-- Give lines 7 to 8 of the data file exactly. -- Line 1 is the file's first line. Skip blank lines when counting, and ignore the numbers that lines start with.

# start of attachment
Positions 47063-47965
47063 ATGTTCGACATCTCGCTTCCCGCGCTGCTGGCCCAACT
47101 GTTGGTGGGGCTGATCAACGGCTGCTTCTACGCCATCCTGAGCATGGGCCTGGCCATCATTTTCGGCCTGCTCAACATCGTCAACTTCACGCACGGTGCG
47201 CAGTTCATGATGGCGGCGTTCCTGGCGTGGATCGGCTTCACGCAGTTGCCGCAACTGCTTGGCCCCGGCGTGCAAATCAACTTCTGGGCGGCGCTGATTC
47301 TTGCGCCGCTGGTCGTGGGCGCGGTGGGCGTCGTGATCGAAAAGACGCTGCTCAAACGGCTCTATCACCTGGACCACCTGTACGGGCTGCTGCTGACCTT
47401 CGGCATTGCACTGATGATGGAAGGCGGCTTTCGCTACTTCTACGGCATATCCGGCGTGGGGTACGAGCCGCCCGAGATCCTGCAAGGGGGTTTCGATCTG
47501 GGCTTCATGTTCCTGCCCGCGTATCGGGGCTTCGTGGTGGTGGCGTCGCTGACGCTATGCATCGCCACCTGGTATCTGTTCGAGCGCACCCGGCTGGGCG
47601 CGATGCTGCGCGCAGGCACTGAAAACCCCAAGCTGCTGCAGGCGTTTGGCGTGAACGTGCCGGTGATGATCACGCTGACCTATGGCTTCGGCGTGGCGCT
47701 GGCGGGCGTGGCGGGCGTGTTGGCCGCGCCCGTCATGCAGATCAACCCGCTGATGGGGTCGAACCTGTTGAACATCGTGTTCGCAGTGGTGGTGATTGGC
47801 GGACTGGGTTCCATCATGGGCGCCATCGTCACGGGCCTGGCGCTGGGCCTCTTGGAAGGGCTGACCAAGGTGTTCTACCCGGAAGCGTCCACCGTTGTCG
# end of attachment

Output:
47501 GGCTTCATGTTCCTGCCCGCGTATCGGGGCTTCGTGGTGGTGGCGTCGCTGACGCTATGCATCGCCACCTGGTATCTGTTCGAGCGCACCCGGCTGGGCG
47601 CGATGCTGCGCGCAGGCACTGAAAACCCCAAGCTGCTGCAGGCGTTTGGCGTGAACGTGCCGGTGATGATCACGCTGACCTATGGCTTCGGCGTGGCGCT